Yeah, no ABS, Lebarons never had them all the way through production to my knowledge.Do you have ABS? If so, that is just a block that takes the place of the proportioning valve so the same brake lines can be used from there on. I haven't been able to locate this block.
If there's no ABS, then that is the proportioning valve assembly.
Just removed the master cylinder and air filter hoses, which permits a ton more access down below. I can get a 1/2" box end wrench around the fittings that hold in the lines that run to the back brakes, but I can't loosen them yet. I just put some PB blaster on them and are going to let them sit overnight. If I'm unable to remove them from the proportioning valve without destroying them I may just cut the lines and then try to get a 6 point socket around them. The fittings can be replaced, I'm more worried about preserving the proportioning valve. Auto parts stores just don't stock the things for some model cars for some reason.That is the proportioning valve, and yes, lines run to each wheel from there. Good time to change the flex hoses, too, as they often fail internally and act as a check valve, making the brakes slow to release. This is often misdiagnosed as stuck calipers.
John,The coiled stuff is not too bad to work with since it is a bit softer than the OEM steel. It will still kink and you need to get a tubing bender and take your time matching up the original bends. You won't get a picture perfect OEM look on your long straight runs, but it will be functional. Be sure to protect the lines from any rubbing or possible movement on adjacent objects (i.e. frame, crossmembers, etc).
For your proportioning valve, I'd recommend you get tubing wrenches to loosen those flare nuts, or if you are cutting the line off, be sure your box wrench is a 6 point. 12 point wrenches will surely round the flats on those nuts.
Yeah, don't really care at this point if the line snaps, just would be favorable if the fittings can be saved. That way I don't have to pull the entire proportioning valve to take up to the shop for an accurate sizing for a newer fitting.On mine, the fittings are 7/16", not 1/2". You might want to check that. I replaced the left front rigid line, and I had to destroy it to get it off. The proportioning valve was bolted to the frame with one bolt, and the fitting was so tight, I was afraid I'd break the mounting bolt. So I put a tubing wrench on it, facing upright in the plane of the valve, and then put a 15" copper pipe over the wrench as a breaker bar. The fitting turned, but the line turned with it and snapped immediately. So plan on replacing it all.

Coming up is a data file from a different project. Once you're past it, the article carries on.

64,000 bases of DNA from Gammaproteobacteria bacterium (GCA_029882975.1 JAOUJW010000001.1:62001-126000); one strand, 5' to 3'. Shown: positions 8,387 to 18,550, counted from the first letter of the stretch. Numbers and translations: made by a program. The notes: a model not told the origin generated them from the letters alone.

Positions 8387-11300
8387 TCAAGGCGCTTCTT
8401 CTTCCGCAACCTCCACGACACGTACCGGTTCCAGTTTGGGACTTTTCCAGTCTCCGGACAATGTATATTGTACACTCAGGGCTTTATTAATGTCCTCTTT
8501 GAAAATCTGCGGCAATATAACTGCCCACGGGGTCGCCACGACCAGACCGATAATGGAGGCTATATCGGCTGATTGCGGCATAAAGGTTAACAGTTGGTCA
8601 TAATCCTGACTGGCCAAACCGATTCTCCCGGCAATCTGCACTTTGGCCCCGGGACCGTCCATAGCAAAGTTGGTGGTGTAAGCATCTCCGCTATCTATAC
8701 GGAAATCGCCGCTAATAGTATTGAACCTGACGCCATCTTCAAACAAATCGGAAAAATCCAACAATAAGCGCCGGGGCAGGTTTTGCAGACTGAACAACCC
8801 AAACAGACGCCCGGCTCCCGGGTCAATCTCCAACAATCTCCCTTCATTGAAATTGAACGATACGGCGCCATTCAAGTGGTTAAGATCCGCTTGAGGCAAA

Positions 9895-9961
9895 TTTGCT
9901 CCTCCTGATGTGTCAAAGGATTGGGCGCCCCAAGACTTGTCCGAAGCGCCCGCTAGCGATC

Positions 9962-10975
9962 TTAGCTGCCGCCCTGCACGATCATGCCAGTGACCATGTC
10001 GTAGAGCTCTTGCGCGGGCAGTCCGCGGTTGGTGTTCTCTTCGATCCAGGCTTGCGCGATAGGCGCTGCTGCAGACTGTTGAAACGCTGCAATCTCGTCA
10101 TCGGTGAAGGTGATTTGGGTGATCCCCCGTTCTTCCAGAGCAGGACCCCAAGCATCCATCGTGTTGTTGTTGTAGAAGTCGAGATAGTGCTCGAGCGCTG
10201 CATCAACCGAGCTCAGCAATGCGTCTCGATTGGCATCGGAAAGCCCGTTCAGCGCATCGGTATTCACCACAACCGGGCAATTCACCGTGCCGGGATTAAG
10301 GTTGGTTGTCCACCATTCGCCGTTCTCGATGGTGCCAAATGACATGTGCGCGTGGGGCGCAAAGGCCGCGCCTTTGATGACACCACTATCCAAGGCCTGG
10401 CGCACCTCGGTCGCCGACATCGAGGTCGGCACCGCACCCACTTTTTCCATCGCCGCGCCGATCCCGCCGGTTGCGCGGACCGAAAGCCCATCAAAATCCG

Make sure the flaring kit is a good quality one like what Sears carries, and not the cheapo $20 to $30 ones. They slip and slide, and you can't get a straight flare. And make sure it's a double flare. The guy at NAPA didn't know what a double flare was. He thought I said bubble flare and tried to sell me metric tubing.
Valiant...won't be the first time I've been wrong, every Lebaron I've ever looked at, driven or owned made from 93-95 didn't have ABS. I'd love to see a picture of the system just so I can see the differences in the engine compartment.That's rather interesting as my 1994 LeBaron had ABS
Just to be sure, you are removing the entire hub from the axle stub right? That means taking the center cotter pin/nut off and sliding it off by the bearings. The drum is a hard press fit to the hub. You won't get the drum off the studs if the entire hub has not been removed first. After the assembly is off, you can press the drum (or pound it) off the hub.Well, still stuck. Trying to remove the brake drums to assess the extent of what I need to replace. I'm quite frankly astonished at the way Mopar designed the rear brake drums on this car, they fit inside the backing plate via a groove rather than over it. And these drums are stuck. Did a double soak of PB Blaster, tried hitting it from the front with a ball pean for awhile to knock it loose.
No go. Started using a good length breaker bar, bent the tang back a little on the backing plate so I could get behind the drum (at this point I don't care about the drum, I'll replace it if I have to), and just began prying on it hard, then hitting/rotating the drum from behind. The studs seem to be loose but the center just won't budge.
I know Napa has a specialty heavy duty tool to remove drums, but it's also $200. Trying to avoid the investment right now, got a vacation coming up. If I have to spend it I have to, just would prefer not to.
I've removed many brake drums on many cars, including another lebaron of the same year, but this one is definitely the toughest I've come across in 20 years, not responding to an old fashioned beating.
Any other suggestions welcome.
It's admittedly been a decade since I rebuilt the rear brakes on my other '94. Man I feel stupid. Will report back once I've pulled the drums off.Good point. And if a bearing started to weld itself to the spindle, it could be difficult to remove the hub.
Stuck drums are usually because the drum is worn too thin from neglect, and the shoes have created a lip on the drum that catches on the shoes.